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How to Figure Hours on an Outboard Motor

by Corey Morris

Many boats are equipped with a hour meter that tracks of how many hours the motor has been used. While this knowledge may not seem useful, knowing the estimated usage of an outboard boat motor is important in determining if the motor needs maintenance. Wear and tear occurs inside the motor carriage when the motor is used for many hours without maintenance. Therefore, knowing how many hours an engine has been used is crucial in understanding more about your outboard motor.

Inspect the engine for an installed hour meter. The meter can usually be found above the engine or somewhere around the steering area of the boat. The numbers on the meter show how many hours the engine has been in use. If there is no hour meter, one should be installed by a marine mechanic.

Contact the previous owner of the boat if possible to see if the hour meter was installed after the boat was purchased or if it came with the boat. Sometimes the owner's manual has this information. If the meter has been on the boat since production, the reading is accurate.

Calculate a rough estimate of the hours. Use simple multiplication to determine the runtime. For example, if the boat is five years old and has been used primarily only once a month at five hours a day, the estimated usage would equal 300 hours.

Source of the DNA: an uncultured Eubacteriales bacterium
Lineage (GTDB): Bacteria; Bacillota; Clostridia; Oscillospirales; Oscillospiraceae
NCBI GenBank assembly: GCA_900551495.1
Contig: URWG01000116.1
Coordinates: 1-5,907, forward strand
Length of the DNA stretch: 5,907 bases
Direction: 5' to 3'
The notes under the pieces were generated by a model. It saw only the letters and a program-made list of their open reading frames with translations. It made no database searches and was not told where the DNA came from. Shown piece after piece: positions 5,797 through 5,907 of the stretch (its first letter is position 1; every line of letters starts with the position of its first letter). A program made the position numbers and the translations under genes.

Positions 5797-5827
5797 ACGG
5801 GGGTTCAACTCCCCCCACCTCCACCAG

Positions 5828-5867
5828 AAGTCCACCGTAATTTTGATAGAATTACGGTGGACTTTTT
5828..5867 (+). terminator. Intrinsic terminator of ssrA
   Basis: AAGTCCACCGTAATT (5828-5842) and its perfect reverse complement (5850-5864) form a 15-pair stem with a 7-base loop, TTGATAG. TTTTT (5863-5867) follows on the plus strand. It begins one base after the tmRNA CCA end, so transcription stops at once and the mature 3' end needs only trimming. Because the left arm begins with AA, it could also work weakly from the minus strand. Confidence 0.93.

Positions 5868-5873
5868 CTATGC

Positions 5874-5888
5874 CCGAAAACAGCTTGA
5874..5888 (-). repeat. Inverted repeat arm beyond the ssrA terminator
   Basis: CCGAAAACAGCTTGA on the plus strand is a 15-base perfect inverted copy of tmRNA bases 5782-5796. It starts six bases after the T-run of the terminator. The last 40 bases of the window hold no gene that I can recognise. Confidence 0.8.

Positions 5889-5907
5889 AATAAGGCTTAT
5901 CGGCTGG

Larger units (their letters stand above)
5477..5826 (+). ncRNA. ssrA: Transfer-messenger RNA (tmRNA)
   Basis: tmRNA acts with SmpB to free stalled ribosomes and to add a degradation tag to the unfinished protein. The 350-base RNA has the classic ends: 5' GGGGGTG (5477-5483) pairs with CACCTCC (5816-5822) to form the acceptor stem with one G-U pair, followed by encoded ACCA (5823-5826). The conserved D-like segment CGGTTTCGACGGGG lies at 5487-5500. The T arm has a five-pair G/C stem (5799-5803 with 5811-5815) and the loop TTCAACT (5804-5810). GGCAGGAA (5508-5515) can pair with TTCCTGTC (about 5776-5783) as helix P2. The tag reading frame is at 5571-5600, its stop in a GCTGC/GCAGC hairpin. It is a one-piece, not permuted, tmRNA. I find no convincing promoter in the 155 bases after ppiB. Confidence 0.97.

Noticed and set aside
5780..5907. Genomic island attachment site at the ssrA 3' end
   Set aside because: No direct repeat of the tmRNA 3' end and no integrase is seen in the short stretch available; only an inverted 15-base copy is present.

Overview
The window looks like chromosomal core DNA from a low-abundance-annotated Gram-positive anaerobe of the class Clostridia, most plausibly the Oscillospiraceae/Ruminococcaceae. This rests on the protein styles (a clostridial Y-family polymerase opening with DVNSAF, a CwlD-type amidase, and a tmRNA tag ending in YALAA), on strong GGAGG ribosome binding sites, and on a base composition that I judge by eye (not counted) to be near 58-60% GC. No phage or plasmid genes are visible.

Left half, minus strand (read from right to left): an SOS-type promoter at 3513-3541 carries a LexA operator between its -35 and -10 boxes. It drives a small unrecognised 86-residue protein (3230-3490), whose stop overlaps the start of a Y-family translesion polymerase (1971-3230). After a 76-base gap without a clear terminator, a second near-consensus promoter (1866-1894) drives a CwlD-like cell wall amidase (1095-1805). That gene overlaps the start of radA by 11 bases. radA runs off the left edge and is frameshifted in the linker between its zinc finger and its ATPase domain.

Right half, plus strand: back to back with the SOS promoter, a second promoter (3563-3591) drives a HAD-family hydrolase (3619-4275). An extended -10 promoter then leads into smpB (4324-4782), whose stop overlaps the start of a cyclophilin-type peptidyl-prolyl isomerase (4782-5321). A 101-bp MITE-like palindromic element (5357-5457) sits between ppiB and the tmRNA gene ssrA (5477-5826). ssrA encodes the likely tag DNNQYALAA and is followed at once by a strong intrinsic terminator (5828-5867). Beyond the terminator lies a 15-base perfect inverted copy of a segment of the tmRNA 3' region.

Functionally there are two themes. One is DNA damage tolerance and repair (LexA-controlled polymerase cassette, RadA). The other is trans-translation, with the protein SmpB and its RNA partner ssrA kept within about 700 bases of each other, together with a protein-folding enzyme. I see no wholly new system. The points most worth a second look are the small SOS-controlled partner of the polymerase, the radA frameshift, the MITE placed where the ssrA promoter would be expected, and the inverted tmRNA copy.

Conduct a compression test on the engine. The test, which can be completed by a marine mechanic, determines the amount of wear the engine has endured. While the number of hours cannot be determined by a compression test, an estimate of the runtime can be calculated from the wear the engine has endured. A well-worn engine has seen more hours of use than a less stressed motor.

Tips

  • If the hour meter was ever disconnected during the boat's life, the number of hours will not be accurately reflected.
  • A compression test may also point out early signs of engine damage or pinpoint necessary repairs.

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About the Author

Corey Morris has been writing since 2009. He has been a reporter for his campus newspaper, "The Rotunda" and is the publication's news editor. His work focuses on topics in news, politics and community events. He is pursuing a Bachelor of Science in political science and mass media from Longwood University in Farmville, Va.

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